English Premier League clubs reject ‘Project Big Picture’
English Premier League also agrees to offer a rescue package for lower-tier clubs
English Premier League clubs have rejected plans put forward by Liverpool and Manchester United for radical changes to the league's structures and finances and instead set up their own review of the game yesterday.
The "Project Big Picture" proposals would see an increase in funding for the 72 clubs in the Football League (EFL) but also include special voting rights for the top clubs in the EPL and a reduction of teams in the top flight from 20 to 18.
The plan has been fronted by EFL chairman Rick Parry and would have included a £250 million (S$441.9m) bailout for his clubs, who face acute financial issues due to the Covid-19 pandemic.
But at yesterday's meeting of all 20 EPL clubs, the plans were rejected, with a separate, broader-based review by the entire league initiated and a more limited bailout agreed for lower division clubs.
"All 20 Premier League clubs today unanimously agreed that Project Big Picture will not be endorsed or pursued by the Premier League, or The FA," the league said in a statement.
"Further, Premier League Shareholders agreed to work together as a 20-club collective on a strategic plan for the future structures and financing of English football, consulting with all stakeholders to ensure a vibrant, competitive and sustainable football pyramid."
The process will include the FA, the British government and the EFL, added the statement.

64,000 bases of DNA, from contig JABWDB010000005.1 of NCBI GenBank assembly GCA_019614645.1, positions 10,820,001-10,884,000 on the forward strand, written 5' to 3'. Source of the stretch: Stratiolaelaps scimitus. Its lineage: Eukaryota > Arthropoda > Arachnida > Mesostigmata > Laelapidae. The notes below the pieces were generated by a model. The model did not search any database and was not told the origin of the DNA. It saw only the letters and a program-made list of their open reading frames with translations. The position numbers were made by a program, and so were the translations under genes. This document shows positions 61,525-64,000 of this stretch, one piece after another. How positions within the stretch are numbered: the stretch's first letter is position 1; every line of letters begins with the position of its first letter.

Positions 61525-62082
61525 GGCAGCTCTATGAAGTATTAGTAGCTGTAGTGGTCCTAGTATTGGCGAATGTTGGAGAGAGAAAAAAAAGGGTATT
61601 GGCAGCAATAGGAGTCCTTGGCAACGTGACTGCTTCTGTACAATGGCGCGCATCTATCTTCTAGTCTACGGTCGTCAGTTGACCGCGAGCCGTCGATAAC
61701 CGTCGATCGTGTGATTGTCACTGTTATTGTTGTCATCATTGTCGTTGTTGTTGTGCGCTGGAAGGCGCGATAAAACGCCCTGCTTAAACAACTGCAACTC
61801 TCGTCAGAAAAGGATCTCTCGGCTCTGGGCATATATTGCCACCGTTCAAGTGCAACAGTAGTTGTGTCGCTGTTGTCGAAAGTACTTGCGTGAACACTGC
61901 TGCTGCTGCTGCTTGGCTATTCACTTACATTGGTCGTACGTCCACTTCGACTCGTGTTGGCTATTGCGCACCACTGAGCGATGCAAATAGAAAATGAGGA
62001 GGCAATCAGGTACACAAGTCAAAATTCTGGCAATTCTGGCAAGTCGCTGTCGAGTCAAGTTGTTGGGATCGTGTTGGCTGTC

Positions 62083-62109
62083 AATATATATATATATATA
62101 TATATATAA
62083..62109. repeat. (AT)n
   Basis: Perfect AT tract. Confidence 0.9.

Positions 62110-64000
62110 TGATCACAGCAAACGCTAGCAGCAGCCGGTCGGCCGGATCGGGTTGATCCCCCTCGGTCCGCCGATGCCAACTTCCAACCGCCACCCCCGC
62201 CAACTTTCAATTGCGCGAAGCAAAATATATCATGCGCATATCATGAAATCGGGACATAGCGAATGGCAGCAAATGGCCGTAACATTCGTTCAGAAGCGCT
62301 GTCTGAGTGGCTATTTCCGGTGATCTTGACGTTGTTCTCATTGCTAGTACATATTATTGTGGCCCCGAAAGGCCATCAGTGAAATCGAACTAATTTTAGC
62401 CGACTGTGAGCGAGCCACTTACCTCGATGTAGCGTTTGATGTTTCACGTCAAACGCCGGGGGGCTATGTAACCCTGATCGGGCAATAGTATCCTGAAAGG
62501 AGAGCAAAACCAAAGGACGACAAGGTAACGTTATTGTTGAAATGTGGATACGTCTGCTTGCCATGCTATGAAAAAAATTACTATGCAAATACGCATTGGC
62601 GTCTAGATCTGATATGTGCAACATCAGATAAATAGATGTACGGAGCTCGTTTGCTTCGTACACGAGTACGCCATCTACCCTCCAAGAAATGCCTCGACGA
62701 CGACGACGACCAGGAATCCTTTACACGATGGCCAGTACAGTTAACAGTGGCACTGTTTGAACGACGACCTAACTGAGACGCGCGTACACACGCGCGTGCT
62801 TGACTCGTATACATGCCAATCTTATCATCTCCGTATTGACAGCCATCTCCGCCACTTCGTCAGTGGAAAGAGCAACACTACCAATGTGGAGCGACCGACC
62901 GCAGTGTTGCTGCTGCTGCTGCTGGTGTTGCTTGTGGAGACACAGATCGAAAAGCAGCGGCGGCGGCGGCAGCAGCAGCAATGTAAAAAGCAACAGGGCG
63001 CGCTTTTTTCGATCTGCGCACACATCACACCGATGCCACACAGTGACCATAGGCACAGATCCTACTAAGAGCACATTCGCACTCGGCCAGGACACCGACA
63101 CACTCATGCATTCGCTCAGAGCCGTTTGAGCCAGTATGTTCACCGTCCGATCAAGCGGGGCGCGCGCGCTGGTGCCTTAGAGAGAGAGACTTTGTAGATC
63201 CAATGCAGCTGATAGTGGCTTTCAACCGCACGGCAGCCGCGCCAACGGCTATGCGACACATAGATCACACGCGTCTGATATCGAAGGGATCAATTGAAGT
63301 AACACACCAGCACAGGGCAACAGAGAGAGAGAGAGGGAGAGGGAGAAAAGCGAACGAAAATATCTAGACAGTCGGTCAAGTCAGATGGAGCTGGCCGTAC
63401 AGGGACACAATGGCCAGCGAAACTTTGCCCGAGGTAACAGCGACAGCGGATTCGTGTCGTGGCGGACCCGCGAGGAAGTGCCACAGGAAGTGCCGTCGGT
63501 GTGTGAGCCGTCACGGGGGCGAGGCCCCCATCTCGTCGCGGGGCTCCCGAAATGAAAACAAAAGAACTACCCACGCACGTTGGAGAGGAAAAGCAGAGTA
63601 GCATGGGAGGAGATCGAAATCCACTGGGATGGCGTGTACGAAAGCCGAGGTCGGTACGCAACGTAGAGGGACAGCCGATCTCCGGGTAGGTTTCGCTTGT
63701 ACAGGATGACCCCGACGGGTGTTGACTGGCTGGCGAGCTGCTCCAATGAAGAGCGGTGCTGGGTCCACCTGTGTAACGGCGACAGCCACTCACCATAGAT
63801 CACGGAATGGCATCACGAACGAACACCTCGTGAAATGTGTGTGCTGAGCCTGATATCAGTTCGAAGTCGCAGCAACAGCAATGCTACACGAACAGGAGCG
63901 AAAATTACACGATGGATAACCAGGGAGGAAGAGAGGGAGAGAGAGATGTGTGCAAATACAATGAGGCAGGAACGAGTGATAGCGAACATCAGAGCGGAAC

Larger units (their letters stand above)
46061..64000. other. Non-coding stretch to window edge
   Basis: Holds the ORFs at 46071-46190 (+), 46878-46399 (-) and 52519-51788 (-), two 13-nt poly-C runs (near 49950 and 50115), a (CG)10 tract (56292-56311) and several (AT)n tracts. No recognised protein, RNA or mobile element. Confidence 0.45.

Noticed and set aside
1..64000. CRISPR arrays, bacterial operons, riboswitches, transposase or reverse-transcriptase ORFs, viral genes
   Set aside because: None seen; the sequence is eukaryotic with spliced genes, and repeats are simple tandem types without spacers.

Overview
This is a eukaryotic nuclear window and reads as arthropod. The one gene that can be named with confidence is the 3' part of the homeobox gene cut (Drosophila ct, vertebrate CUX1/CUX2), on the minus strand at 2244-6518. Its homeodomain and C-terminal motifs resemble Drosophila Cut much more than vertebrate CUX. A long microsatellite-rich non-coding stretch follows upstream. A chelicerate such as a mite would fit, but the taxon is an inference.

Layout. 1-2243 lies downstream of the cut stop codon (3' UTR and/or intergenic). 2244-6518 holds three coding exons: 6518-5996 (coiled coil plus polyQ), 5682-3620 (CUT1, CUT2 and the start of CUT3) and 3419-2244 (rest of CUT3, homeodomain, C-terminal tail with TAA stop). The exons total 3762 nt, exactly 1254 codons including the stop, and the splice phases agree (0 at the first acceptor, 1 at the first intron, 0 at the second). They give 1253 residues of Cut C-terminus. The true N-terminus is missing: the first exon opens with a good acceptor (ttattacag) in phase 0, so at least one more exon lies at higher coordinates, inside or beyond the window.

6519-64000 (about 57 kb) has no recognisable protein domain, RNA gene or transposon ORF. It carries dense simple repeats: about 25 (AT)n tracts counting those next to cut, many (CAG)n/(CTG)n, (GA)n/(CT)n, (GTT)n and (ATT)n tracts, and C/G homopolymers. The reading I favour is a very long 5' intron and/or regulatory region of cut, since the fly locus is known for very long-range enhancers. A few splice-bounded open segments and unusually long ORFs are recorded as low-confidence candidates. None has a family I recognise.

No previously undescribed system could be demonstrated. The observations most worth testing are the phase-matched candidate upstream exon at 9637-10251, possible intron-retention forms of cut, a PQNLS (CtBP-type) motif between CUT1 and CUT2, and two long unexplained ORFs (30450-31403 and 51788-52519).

The EPL also said they had agreed to offer a rescue package to League One and League Two (third- and fourth-tier clubs).
"This offer will consist of grants and interest-free loans totalling a further £50m on top of the £27.2m solidarity payments already advanced to League One and League Two this year, making a total of £77.2m.
"Discussions will also continue with the EFL regarding Championship clubs' financial needs. This addresses government concerns about lower league clubs' financial fragility," said the statement.
Earlier, English FA chairman Greg Clarke said he had been involved in initial discussions for "Project Big Picture" with the top clubs but left them after they began to discuss the possibility of a breakaway.
"In late spring, when the principal aim of these discussions became the concentration of power and wealth in the hands of a few clubs with a breakaway league mooted as a threat, I of course, discontinued my involvement," Clarke said in an open letter on the FA's website.
EFL chairman Rick Parry was asked by a reporter on Sunday whether he had offered the "Big Six" - Liverpool, Manchester United, Manchester City, Chelsea, Tottenham Hotspur and Arsenal - the opportunity to leave the EPL and join with EFL clubs. Parry declined to comment.
Clarke added a reminder in his letter that the FA, as the English game's governing body, has the power to block any changes and made a warning about the risks clubs would take about Champions League participation.
While several owners of third- and fourth-tier clubs have been enthusiastic about "Project Big Picture", Peter Ridsdale, the owner's representative at Championship (second-tier) club Preston North End, said that he was wary of the big clubs.
"If I'm absolutely frank, do I trust the top six today irrespective of these proposals? No, I don't. I don't think some of them believe in the pyramid," he said.
"I think some of them believe in a franchise system like you see in the (United) States.
"However, at the moment, what we have is an offer to assist the pyramid which wasn't on the table." - REUTERS